Jan. 2, 2009: A few months later James had his lowest scoring game against the Bulls. He managed just 16 points in 37 minutes, though he took only eight shots and deferred to his teammates. The Cavs shot 51 percent as a team and James had 11 assists.

March 14, 2012: James’ best regular-season scoring performance with the Heat against the Bulls came in January 2012. He scored 35 points in 41 minutes, shooting 12-for-23 and getting to the free throw line 15 times. His most memorable play came late in the first quarter when James took an alley-oop from Dwayne Wade and jumped over John Lucas III for a dunk. James scored nine points in a back-and-forth fourth quarter that saw the Heat prevail, 97-93.

Oct. 31, 2014: James made his triumphant return to the Cavaliers in 2014, but the Bulls remembered him as just as good as he was in a Heat uniform. James scored 36 points in the overtime win, saving his best for the final period: he scored eight points, including the first six that pushed the Cavaliers out to a lead they didn’t surrender.

April 9, 2016: If we’re talking scoring, James’ best true shooting performance came on this day. He was as efficient as ever, scoring 33 points on 13-for-17 shooting, making 4 of 5 3-pointers and hitting 3 of 4 freebies. The 33 points on 17 shots gave him a true shooting percentage of 88.0, the best of his career against the Bulls. Chicago, however, won the game and kept its slim playoff hopes alive. The Cavaliers clinched home court advantage in the Eastern Conference playoffs two days later against the Hawks.

Dec. 21, 2017: James’ most recent game against the Bulls that pushed his total ahead of the Bucks by a lone point. He scored eight points in the final 140 seconds to seal the win for the Cavaliers, finishing with a game-high 23 points on 12-for-23 shooting. He also made all eight free throw attempts and hit a pair of triples. James’ next shot at improving on his Bulls total is on St. Patrick’s Day in Chicago.

NBA Buzz: It's never too early for a mock draft

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USA TODAY

NBA Buzz: It's never too early for a mock draft

The majority of the NBA universe is speculating about which players will be traded before the Feb. 8 deadline — but we already did that a couple days ago.

So, with the college basketball season past its halfway point, how about an early projection of what the 14 lottery teams might do with their first-round selections?

It's never too early for a mock draft.

1. Sacramento Kings: Marvin Bagley, PF, Duke. The Kings have been whiffing on lottery picks for most of the last decade, but taking Bagley would be a no-brainer. Sacramento is pretty thin up front after the DeMarcus Cousins trade last season, and Bagley looks like a multiple-time All Star with a variety of post moves and shooting range out to the 3-point line.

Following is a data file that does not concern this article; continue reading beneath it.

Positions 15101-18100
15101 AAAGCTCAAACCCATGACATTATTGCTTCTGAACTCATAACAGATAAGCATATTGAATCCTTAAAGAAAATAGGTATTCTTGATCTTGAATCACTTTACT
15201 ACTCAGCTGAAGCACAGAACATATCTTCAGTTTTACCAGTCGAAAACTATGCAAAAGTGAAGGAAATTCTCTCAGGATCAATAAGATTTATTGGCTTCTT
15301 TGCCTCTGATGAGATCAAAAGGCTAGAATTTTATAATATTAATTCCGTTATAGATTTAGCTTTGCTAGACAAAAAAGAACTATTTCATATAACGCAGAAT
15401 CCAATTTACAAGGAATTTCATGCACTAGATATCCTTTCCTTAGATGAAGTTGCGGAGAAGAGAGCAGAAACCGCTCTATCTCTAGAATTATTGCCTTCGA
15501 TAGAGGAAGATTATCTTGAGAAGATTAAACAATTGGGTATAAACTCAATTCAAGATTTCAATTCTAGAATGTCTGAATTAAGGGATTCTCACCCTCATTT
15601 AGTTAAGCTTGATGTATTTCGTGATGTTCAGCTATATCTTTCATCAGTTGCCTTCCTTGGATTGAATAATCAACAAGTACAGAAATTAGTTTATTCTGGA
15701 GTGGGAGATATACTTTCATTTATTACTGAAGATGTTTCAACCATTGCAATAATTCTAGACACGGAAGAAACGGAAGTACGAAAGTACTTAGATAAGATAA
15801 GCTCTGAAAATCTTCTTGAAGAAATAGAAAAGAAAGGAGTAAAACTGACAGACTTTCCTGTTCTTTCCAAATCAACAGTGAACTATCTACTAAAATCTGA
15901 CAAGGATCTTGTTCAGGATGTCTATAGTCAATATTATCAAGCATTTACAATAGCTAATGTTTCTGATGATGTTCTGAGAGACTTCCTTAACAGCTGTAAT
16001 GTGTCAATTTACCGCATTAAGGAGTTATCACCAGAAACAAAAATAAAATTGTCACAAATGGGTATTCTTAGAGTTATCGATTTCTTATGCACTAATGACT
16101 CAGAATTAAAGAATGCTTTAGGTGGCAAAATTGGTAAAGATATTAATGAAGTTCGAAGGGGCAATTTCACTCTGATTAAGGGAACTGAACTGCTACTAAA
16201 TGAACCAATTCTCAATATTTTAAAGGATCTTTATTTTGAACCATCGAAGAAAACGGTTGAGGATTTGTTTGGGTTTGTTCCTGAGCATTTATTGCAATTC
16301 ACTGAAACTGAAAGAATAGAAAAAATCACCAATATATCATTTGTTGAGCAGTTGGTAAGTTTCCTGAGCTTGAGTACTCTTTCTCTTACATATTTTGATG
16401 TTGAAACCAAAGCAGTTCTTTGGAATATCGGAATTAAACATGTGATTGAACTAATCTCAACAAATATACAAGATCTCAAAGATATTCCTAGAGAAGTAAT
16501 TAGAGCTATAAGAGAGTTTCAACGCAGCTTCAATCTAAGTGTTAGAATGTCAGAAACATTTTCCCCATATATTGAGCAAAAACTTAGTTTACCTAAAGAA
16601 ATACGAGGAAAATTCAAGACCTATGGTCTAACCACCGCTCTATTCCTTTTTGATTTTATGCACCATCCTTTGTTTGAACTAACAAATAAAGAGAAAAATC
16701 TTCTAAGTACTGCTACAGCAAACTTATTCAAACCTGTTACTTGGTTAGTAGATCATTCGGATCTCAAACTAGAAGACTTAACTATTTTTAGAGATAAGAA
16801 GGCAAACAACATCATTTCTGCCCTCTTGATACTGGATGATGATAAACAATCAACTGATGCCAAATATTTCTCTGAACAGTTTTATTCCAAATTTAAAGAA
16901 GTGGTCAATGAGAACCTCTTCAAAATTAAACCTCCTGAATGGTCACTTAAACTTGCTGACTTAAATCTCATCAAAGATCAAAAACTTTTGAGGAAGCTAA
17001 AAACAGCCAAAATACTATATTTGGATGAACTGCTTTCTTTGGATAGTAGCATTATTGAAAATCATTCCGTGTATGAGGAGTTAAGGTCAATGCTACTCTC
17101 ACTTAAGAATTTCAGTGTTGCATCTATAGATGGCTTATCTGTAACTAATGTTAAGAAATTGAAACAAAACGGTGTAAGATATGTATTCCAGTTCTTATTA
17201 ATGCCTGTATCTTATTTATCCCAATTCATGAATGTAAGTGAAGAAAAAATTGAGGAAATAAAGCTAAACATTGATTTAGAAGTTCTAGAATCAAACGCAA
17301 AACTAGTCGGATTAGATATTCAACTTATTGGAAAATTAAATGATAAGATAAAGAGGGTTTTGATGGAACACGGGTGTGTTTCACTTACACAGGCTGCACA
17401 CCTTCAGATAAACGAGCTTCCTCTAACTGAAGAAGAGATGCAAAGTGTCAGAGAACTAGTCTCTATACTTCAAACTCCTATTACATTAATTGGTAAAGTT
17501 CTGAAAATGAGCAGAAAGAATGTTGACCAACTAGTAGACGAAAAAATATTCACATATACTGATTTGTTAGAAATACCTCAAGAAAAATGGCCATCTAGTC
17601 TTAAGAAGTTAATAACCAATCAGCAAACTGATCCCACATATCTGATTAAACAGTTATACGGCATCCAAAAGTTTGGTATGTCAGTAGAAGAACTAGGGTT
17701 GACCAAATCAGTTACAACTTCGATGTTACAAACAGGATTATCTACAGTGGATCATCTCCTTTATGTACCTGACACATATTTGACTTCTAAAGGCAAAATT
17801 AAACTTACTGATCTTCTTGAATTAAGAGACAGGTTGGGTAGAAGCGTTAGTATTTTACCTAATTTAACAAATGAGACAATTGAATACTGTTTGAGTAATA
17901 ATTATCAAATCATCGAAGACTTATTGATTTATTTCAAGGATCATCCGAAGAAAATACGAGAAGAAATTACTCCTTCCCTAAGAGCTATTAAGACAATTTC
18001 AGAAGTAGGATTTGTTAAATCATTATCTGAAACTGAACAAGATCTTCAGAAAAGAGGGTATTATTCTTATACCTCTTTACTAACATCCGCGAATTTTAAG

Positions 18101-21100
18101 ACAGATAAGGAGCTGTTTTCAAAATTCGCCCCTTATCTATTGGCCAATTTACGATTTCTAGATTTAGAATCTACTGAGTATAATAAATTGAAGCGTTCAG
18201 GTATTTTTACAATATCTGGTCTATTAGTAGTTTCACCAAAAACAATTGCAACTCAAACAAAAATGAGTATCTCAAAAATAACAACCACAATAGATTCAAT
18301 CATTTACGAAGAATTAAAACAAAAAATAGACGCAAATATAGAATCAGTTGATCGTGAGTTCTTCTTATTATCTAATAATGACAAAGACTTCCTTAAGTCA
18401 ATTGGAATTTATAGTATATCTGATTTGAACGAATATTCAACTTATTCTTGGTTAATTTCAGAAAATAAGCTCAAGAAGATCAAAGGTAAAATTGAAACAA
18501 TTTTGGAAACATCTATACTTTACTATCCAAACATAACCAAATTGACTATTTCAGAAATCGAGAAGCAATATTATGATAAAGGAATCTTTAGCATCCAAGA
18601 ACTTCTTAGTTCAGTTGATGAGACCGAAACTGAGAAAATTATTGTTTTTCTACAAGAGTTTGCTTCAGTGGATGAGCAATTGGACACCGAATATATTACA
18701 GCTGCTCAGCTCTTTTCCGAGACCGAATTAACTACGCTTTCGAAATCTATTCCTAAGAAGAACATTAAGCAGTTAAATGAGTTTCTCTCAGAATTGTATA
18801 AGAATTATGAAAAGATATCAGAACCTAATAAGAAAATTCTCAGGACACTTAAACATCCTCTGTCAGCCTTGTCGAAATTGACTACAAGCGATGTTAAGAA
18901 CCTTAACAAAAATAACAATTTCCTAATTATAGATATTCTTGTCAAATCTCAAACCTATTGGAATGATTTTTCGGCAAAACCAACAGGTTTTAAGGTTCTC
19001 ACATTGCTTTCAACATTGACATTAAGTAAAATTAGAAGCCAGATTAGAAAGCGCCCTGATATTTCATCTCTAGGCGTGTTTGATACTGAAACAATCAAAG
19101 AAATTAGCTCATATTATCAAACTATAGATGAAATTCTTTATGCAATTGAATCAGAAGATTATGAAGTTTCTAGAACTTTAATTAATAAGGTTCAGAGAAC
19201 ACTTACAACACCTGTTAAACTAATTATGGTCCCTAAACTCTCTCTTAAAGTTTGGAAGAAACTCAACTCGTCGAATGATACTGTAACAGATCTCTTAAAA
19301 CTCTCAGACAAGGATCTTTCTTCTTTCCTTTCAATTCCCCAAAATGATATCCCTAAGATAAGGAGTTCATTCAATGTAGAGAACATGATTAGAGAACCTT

2. Atlanta Hawks: Deandre Ayton, C, Arizona. The Hawks have completely torn down the roster just a few short years after finishing with the best record in the East. They could use help at every position, but as we saw when the Bulls visited on Jan. 20, the Hawks have absolutely zero rim protection. Enter Ayton, an athletic seven-footer with an NBA-ready frame who should be able to anchor the Atlanta defense for years to come.

3. Orlando Magic: Trae Young, PG, Oklahoma. The Magic are another team in major need of a roster makeover, and after watching Elfrid Payton struggle for four seasons at the most important position in the modern game, isn't it time for an upgrade at the point guard position? Young leads the nation in both scoring and assists with Steph Curry-like shooting range. He would definitely be a big-gate attraction in the Magic Kingdom.

4. Dallas Mavericks: Luka Doncic, SG/SF, Slovenia. After riding international star Dirk Nowitzki to their only NBA title in 2011, how about bringing in the best player currently competing in Europe? Mark Cuban has never been afraid to take chances with personnel moves, and the highly skilled Doncic could turn out to be the best perimeter player in the draft. At the age of 18, his shooting and passing ability have drawn rave reviews from NBA scouts.

5. Memphis Grizzlies: Michael Porter, SF/PF, Missouri. Porter only played two minutes for the Tigers before leaving his first college game with what turned out to be a season-ending back injury. Still, scouts love his potential to play both forward spots at 6-foot-10, and if Porter decides to apply for the draft, it's hard to see him falling beyond this point.